Workers Compensation Insurance Rates California
Business owners in the state of california are in for a pleasant surprising starting the first of January, 2019. This is because of new Workers Compensation Insurance Rates California. The rates will be down to an average of $1.63 per $100 in payroll. This is down from $$3.04 per $100 in payroll when the state market peaked in 2015. Since 2015, the rate has dropped every six months for the past 5 years. This will be an average savings of 23.5% compared to what businesses paid in 2018 for California Workers Comp Coverage. When implemented this premium rate will account for a 72% decrease from when rates peaked in 2015.
Now the pure premium rate is only a recommendation. In the state of California, the legislature has not given the commissioner full rate authority over workers’ compensation rates. Many insurance carriers still offer rates up to 20% higher than the recommended premium. Not all businesses will be impacted similarly depending upon the industry the business operates in and the loss runs of each individual business.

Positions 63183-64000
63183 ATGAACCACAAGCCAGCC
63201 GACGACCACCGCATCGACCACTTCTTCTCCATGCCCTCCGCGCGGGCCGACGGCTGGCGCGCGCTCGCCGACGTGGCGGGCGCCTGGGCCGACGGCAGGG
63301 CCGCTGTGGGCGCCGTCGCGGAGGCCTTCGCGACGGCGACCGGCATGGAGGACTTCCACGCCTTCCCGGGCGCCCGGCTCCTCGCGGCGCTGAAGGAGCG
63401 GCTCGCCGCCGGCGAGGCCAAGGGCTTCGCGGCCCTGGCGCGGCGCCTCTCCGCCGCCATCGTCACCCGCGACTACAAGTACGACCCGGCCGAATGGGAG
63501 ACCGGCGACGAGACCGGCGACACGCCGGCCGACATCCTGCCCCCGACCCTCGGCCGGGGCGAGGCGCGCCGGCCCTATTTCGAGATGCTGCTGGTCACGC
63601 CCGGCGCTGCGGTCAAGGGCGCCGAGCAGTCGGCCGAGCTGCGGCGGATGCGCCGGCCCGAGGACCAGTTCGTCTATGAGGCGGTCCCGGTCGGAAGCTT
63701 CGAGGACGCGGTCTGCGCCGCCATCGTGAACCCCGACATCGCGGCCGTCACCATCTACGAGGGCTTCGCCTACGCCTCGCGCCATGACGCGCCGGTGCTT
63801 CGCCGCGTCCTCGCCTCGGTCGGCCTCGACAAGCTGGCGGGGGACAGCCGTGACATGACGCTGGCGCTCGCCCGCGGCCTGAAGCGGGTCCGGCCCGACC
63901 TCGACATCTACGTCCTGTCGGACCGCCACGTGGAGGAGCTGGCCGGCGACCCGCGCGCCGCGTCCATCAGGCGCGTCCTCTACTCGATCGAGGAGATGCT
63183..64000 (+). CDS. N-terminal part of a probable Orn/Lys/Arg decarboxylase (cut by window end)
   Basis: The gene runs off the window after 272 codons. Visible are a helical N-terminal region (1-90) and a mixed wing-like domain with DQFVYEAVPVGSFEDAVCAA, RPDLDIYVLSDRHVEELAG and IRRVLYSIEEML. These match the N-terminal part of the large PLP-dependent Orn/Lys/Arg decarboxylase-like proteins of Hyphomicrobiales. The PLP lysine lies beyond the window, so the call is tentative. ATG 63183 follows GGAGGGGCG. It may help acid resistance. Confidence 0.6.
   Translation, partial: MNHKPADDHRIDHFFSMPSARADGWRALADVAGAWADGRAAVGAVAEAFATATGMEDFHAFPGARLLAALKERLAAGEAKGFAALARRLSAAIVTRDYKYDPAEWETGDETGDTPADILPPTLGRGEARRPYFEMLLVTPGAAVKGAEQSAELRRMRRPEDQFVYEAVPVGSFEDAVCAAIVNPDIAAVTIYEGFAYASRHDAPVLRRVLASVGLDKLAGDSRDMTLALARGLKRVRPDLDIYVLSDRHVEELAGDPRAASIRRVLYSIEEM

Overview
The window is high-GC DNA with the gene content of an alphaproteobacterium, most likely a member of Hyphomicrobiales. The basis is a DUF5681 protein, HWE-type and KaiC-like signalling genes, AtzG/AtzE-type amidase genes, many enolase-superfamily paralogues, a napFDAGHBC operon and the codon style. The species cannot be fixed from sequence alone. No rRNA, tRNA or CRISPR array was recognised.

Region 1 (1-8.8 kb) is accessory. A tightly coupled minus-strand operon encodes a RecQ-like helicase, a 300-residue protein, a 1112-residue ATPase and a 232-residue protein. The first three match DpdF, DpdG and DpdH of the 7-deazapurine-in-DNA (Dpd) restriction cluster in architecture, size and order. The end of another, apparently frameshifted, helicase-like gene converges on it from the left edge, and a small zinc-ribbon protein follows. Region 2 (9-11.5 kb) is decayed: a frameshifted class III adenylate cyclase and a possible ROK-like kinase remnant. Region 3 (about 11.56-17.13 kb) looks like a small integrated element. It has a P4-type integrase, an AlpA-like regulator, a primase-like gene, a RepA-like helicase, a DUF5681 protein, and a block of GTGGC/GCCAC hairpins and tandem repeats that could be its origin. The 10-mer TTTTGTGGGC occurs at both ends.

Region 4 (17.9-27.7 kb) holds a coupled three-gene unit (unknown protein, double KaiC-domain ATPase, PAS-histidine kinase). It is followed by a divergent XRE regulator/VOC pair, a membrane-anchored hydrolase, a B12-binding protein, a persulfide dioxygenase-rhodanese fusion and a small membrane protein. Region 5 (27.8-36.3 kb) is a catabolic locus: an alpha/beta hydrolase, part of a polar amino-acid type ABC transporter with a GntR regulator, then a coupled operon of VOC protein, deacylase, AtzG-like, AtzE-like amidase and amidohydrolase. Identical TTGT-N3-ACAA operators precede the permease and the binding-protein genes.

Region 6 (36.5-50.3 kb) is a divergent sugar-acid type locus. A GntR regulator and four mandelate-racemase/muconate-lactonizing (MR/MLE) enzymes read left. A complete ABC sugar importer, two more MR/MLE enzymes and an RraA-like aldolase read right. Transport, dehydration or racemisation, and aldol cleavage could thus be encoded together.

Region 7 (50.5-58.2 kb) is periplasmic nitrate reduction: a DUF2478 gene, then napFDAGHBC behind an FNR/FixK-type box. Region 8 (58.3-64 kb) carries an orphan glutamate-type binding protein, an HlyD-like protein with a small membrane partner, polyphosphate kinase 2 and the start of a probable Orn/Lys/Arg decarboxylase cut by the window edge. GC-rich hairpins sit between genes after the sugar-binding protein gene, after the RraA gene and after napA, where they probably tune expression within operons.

What contributed to Workers Compensation Insurance Rates California
The decreases in costs in California’s workers’ compensation insurance market is based on insurers’ cost data through June 30th of this year. Many within the industry credit state bill 863 and 1160 and assembly bill 1244. These bills have contributed to favorable medical loss development because of an acceleration in claim settlement. According to Dave Bellusci, chief actuary with the Workers’ Compensation Insurance Rating Bureau (WCRIB), ‘Fraud investigations, as well as relatively low inflation rates for medical and pharmaceutical costs, are part of the reason insurance rates are lowering’.
Also, the way California has reacted to the prescription drug epidemic has significantly decreased the amount the workers compensation system has paid out for prescription opioids. The amount paid out for opioids prescription drugs was $15,687 per 100 claims in 2013 and has dropped to $3,204 per 100 claims in 2018 according to the WCRIB. Many people within the insurance industry in California are crediting the CURES Program (Controlled Substance Utilization Review and Evaluation System) for helping control this cost. Under this program the state has set much stricter regulations for health care providers who prescribe opioids.